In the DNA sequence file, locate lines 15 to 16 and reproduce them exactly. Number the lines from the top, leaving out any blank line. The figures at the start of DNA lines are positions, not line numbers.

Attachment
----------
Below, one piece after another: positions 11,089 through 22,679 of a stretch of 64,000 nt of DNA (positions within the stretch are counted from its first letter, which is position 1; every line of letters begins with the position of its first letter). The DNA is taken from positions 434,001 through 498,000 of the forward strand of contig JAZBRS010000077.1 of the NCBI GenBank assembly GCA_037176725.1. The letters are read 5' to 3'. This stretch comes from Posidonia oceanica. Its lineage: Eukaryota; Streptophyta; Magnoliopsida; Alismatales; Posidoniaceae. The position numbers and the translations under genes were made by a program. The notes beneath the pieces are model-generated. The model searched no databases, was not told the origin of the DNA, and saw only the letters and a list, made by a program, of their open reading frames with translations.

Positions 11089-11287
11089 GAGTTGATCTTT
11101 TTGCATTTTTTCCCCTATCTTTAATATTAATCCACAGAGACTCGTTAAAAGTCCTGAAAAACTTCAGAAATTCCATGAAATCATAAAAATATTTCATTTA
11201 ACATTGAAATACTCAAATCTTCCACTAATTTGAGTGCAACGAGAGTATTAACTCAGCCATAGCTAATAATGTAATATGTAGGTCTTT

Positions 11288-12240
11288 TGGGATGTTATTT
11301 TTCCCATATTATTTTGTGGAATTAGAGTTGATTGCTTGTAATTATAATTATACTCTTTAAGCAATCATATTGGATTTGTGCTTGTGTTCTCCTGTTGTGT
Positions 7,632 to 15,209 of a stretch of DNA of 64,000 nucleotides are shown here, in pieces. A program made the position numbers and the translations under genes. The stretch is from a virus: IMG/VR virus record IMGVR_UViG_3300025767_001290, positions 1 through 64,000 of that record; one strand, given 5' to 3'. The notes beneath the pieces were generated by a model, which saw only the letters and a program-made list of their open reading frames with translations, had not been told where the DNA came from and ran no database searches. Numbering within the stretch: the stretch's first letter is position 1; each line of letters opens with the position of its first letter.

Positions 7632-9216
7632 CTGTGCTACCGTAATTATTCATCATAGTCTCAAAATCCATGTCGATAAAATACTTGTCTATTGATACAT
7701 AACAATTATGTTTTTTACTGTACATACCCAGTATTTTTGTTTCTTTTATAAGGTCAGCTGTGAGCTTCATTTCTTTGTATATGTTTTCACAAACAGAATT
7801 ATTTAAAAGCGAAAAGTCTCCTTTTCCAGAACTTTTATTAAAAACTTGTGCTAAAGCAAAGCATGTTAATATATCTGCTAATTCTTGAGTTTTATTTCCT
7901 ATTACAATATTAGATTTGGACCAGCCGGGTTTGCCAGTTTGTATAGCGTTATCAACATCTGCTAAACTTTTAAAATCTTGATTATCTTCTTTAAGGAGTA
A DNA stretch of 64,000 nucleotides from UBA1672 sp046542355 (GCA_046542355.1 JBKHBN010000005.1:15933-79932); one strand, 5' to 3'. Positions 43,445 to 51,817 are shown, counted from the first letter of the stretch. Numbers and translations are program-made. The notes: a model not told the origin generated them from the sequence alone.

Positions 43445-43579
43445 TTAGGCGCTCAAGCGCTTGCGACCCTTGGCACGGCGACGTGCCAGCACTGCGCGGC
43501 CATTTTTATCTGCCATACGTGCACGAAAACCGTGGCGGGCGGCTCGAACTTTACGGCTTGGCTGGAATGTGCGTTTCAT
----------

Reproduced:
A DNA stretch of 64,000 nucleotides from UBA1672 sp046542355 (GCA_046542355.1 JBKHBN010000005.1:15933-79932); one strand, 5' to 3'. Positions 43,445 to 51,817 are shown, counted from the first letter of the stretch. Numbers and translations are program-made. The notes: a model not told the origin generated them from the sequence alone.

Positions 43445-43579